She has received various honors and awards and is a November, 2006 graduate fellow of the Broad Urban Superintendents Academy, selected as one of 18 educators in the nation to participate in the academy.

According to her biography on the Lorain schools website, she is married and has three sons.

Grand Rapids, Mich. Superintendent Bernard Taylor Jr, 51, grew up in Pittsburgh and earned his bachelor's, master's and doctorate degrees at the University of Pittsburgh. He worked as a teacher and principal in the city before accepting a job as school leadership director in the then-28,000-student Kansas City district.

Less than a year later, in 2001, the district's superintendent was fired and the school board appointed Taylor to take his place. He was the 20th superintendent in the troubled district in 30 years - and, after serving for five years, had the longest tenure during that period.

In his past 4 1/2 years as the leader of the 19,000-student Grand Rapids, Mich., district, Taylor has made changes that affect the lives of teachers and students. His supporters say those bold moves have begun to transform a struggling district into a model of reform. His detractors say that he has sometimes moved too quickly, without enough input from parents and teachers, and that he can be impatient with those who stand in the way.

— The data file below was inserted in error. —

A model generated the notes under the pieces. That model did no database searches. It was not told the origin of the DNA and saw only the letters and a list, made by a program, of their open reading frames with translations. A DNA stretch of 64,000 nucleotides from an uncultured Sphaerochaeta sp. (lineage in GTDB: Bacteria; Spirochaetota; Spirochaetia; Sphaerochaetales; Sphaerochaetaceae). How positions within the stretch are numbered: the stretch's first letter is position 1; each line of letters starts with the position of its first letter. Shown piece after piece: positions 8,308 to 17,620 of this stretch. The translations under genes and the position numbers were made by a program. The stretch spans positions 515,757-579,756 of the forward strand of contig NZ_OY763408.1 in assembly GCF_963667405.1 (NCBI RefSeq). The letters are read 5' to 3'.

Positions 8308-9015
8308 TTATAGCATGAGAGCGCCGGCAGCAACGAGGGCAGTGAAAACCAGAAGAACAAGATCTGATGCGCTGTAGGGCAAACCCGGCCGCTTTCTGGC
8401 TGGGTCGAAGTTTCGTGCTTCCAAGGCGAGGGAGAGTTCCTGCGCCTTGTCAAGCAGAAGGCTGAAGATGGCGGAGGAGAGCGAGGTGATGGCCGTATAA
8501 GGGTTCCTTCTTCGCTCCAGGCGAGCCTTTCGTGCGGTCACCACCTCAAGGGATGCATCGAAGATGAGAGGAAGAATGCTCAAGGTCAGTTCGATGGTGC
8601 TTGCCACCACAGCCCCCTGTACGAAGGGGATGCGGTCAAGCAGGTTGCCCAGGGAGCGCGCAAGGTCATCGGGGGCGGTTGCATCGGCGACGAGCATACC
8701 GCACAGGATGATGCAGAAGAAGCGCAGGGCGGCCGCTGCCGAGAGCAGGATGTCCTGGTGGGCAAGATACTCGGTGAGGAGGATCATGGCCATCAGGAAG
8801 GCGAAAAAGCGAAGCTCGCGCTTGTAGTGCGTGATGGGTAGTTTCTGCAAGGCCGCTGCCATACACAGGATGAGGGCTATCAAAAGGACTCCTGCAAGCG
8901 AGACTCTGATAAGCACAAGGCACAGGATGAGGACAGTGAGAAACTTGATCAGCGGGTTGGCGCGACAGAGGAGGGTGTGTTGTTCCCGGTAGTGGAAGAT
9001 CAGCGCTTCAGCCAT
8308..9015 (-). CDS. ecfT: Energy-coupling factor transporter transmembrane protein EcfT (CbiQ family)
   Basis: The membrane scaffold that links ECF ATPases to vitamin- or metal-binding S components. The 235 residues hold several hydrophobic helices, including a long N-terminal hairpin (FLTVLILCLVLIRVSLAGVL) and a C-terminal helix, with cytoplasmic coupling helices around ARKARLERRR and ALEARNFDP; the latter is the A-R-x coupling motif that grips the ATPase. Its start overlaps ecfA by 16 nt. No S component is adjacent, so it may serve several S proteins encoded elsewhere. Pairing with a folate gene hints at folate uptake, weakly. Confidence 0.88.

Taylor was also is the running this year for the head of the Syracuse, New York school district and ended up as one of two final candidates. On March 14, two days before the winner was announced, Taylor withdrew his candidacy.

Des Moines, Iowa Public Schools Chief Academic Officer Michael Munoz oversees 32,000 students with a budget of $400 million. He received his C.A.S. at Iowa State University, his M.A. at Chadron State College and his B.S. at the University of Nebraska. Munoz oversees all programs focused on student achievement. He also leads the implementation and monitoring of the district's newly developed five-year strategic plan.

His previous roles in his time at Des Moines Public Schools were Executive Director of the Northeast Region (one of three regions), the Executive Director of eight middle schools, and Director of K-8 Programs in the Northeast Region.